"See!" With what constant motion, even & glorious as the sun, Gratiana steers that noble frame, closing the door behind her.
"What beautiful flowers!" I say, lighting a cigar, "Soft as your breast, sweet as your voice that gives each winding law & poise--"
Swifter than the wings of fame, she beat the happy pavement by such a star made firmament, which now no more the roof envies & interjects, "It was your idea."
"My idea?" A puff of cigar smoke swells up high with Atlas even, bearing the brighter, nobler heaven & in her, all the deities.
"Sure," she explains, looking for a vase, as if each step trods out a lover's thought & the ambitious hopes he brought, chained to her brave feet with such art. "You know Amarantha just got out of the hospital & you told me when I visit her, I should take her flowers. Remember?"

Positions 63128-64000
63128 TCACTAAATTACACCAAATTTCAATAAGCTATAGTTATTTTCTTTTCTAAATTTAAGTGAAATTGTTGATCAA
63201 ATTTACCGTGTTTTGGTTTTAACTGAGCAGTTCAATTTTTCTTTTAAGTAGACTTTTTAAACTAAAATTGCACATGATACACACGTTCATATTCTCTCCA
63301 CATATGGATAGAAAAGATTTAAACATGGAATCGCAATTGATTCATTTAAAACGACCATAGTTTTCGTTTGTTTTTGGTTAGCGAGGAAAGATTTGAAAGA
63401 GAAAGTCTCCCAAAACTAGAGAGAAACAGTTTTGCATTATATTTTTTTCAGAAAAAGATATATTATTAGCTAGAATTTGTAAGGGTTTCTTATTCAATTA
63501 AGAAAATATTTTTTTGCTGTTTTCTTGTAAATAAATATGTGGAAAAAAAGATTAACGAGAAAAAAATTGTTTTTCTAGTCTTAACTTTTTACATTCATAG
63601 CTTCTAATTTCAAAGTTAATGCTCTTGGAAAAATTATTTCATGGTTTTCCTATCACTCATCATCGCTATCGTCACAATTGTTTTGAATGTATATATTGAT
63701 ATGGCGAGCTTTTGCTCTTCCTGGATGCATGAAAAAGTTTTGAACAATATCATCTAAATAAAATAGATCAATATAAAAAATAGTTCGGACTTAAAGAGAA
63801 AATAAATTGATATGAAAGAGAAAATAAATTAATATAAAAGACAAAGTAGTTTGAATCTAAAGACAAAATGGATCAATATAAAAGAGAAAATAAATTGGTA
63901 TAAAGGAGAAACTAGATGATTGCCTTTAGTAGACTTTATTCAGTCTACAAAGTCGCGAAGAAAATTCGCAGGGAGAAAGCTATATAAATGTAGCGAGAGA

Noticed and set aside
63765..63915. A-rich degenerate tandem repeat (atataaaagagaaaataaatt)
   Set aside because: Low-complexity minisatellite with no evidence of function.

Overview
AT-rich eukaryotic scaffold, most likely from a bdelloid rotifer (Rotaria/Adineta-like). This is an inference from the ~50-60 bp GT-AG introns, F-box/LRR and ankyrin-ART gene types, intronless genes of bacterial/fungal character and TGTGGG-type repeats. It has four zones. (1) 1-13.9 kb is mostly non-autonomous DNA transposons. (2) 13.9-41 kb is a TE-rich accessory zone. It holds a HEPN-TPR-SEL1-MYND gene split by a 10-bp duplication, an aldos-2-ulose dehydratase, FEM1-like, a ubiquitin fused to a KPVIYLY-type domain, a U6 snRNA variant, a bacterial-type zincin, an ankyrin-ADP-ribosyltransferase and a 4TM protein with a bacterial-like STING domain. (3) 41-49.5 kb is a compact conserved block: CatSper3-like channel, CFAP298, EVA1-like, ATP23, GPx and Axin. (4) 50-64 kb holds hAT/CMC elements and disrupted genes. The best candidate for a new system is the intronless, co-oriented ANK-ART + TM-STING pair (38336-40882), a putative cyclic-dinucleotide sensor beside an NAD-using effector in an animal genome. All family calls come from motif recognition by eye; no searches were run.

"Yes, of course." Such sweet command & gentle awe as when she ceased, pausing to place the flowers in the vase, we sighing saw the floor lay paved with broken hearts.
"Well, I went to see her this afternoon &--" So did she move, so did she sing like the harmonious spheres that bring unto their rounds music's aid. "I thought about what you said & when she left the room, I took her flowers."
Which she performed such a way as all the enamored world will say the Graces danced & Apollo played.